Seagren became friends with Pennel at the AAU championships in San Diego in 1965. Before long they were sharing an apartment in Glendale, where Pennel worked for a wine distributor and Seagren went to school. Then they moved into an old house with another USC track man, Mike Flanagan. Seagren did the housecleaning, an activity for which Pennel professed no love. They went to meets together, studied films together and together fought off the cockroaches that infested the house. On the road they had a routine for people who wanted to know what that long pole was they were carrying. "Balancing poles," said Pennel. "We've got a high-wire act. The street will be roped off at 4 o'clock. We're going to make a tight-wire run from that building to this one." "I'm riding the little bicycle," said Seagren, "and John here will be on my shoulders with his pole." They also played together and learned to appreciate the enthusiasm of feminine track fans. "It was the worst training schedule I ever had," says Seagren, "but I actually kept improving. I couldn't believe it."
Pennel, older and wiser, beat Seagren nine straight times before their abilities began to level off. For Seagren it got to be something to anticipate, like giving blood. "Beat John? Are you kidding? I never thought I would. Never thought I would vault 17 feet, either." It all came together in one night in Albuquerque about a year ago; Seagren did 17'�", the first 17-foot vault indoors. Pennel settled for 16'6". "What a night," Seagren wrote in the little notebook he uses to record his statistics. Since Albuquerque he has vaulted against Pennel 18 times in all, Pennel winning 11, Seagren seven.
The three athletes eventually abandoned their house. Pennel was away at the time, so Seagren and Flanagan stacked his things in a corner and left a note reminding him to tend to the cockroaches. Seagren now lives by himself in an efficiency apartment near the campus. The room is decorated with pictures of people proclaiming the Pepsi generation (and a Hamm's beer sign) and scattered around are some of the things a hot-shot amateur athlete can win without corrupting his life—TV sets, typewriters, Polaroid cameras, watches, sports coats, a tape recorder.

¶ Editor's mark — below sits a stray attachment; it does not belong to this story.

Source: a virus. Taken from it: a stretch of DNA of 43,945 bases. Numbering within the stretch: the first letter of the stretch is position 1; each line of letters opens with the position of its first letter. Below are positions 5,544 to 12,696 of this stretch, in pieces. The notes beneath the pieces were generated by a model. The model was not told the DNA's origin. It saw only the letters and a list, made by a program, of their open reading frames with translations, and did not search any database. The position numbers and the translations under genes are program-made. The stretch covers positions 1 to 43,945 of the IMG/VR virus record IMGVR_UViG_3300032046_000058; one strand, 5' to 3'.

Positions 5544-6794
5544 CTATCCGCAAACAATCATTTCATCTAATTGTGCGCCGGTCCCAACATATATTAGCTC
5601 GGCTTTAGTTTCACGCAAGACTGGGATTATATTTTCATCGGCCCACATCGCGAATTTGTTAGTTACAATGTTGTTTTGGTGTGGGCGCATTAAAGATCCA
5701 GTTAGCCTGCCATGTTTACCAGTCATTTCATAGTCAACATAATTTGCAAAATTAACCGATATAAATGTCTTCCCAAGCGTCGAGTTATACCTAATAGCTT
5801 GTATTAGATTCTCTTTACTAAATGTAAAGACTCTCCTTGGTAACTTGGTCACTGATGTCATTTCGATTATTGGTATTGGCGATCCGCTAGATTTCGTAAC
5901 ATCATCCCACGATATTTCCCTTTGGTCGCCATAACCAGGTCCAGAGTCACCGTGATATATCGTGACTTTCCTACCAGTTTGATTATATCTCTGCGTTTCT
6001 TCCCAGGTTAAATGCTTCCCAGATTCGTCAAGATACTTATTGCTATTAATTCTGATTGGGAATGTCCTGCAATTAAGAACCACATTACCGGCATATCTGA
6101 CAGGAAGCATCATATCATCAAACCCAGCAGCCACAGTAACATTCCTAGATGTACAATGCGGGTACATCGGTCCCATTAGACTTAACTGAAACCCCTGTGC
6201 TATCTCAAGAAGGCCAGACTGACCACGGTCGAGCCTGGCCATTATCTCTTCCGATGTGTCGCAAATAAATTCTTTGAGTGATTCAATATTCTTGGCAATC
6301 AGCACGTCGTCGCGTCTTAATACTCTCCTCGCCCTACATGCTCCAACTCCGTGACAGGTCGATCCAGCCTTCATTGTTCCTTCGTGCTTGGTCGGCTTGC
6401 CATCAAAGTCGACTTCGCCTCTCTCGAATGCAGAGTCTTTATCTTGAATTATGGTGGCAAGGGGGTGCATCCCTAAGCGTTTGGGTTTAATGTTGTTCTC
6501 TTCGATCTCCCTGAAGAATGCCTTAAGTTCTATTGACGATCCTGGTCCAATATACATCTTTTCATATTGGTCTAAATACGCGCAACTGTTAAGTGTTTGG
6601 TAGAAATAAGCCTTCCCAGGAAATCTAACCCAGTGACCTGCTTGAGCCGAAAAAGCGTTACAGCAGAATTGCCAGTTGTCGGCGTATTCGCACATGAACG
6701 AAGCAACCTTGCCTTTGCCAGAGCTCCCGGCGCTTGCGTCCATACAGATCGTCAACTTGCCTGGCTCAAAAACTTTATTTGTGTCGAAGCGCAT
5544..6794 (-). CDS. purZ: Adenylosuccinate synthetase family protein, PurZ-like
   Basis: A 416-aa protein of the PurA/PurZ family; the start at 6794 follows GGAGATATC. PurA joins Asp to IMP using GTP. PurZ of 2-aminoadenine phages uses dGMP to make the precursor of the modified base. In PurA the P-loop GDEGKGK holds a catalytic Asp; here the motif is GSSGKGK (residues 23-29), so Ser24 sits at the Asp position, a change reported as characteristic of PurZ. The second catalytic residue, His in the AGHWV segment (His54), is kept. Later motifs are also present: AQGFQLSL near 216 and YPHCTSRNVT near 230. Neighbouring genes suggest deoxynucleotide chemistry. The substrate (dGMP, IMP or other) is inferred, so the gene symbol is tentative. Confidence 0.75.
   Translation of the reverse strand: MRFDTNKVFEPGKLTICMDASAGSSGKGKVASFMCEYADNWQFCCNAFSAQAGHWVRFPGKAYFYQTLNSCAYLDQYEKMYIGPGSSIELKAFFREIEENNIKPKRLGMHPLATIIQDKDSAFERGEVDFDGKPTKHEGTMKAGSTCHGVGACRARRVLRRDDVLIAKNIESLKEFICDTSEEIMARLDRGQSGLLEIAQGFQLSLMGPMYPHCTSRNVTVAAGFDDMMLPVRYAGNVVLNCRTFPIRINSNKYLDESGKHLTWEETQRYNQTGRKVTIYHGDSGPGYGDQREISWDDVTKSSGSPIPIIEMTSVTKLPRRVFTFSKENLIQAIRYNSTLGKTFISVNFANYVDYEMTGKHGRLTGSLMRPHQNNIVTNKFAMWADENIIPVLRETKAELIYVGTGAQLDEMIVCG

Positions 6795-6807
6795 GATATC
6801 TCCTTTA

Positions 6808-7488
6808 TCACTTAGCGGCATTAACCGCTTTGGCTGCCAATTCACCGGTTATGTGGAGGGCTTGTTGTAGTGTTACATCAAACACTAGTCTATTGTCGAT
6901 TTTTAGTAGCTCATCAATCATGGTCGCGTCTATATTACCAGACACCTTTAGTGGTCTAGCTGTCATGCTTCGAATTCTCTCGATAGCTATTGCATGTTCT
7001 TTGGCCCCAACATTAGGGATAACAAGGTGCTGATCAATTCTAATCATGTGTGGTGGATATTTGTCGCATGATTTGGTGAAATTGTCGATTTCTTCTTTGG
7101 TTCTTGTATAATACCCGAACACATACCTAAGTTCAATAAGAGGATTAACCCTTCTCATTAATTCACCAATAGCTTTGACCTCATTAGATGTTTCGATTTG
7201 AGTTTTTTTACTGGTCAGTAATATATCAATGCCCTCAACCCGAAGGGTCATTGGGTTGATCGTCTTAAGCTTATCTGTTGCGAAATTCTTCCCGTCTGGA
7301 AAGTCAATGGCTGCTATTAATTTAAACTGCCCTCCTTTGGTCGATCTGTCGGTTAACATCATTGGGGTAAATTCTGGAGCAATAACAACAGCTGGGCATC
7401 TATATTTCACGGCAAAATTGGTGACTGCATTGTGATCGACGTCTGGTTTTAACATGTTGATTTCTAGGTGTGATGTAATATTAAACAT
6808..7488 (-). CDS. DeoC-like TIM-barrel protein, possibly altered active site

Seagren does his own ironing, but he prefers, after a year of his own cooking, to eat out. He has pledged the Kappa Alpha fraternity. KA is strong for athletes. It gives an award, the SMIKA (smoothest man in Kappa Alpha), and has won another, the Volks Tote Award, for carrying a Volkswagen by hand. KA's spiritual leader is Robert E. Lee. Every year there is a public hanging of Ulysses S. Grant's effigy and the fraternity officially secedes from the Union. KA is pleased to have Bob Seagren. Its president says there is a spot reserved on the fraternity Hall of Fame for Seagren's picture. Bob is properly humble. He was genuinely sorry that Coach Wolfe would not let him go through Hell Week, during which KA pledges are allowed to paint, refurbish and repair their place and to suffer the whims of upperclassmen on a diet of grease sandwiches and cold chicken gumbo soup. "The trouble is," said Wolfe, "they don't let you sleep. And that diet!"
The world, Seagren has found, is a pole vaulter's oyster. His way has been paid to meets in Germany, Brazil, Finland, Mexico, Russia, Canada, Czechoslovakia, Switzerland, Poland and Norway, and he is always amazed how nice people are. He sits around the apartment building talking about it and about his competition with great vaulters like John Pennel.
"I had the record, now John has it," he said, "and I'll get it back. We both get our turns. It's more interesting that way. John manipulates the pole better. He's like Hansen on the top, that quick turn. Flies way up. He keeps those two hands right there and it gives him more power at the release. You always see me with one hand way up here.
"John's been great to compete with. The only time I felt funny was at Albuquerque when I did 17 feet for the first time indoors. John didn't make it that night. I really thought he would, too. I didn't know what to say except, 'Sorry, John.' He'd always been ahead of me before that."
And then the telephone rang, interrupting his conversation, and what's a fellow to do but answer it?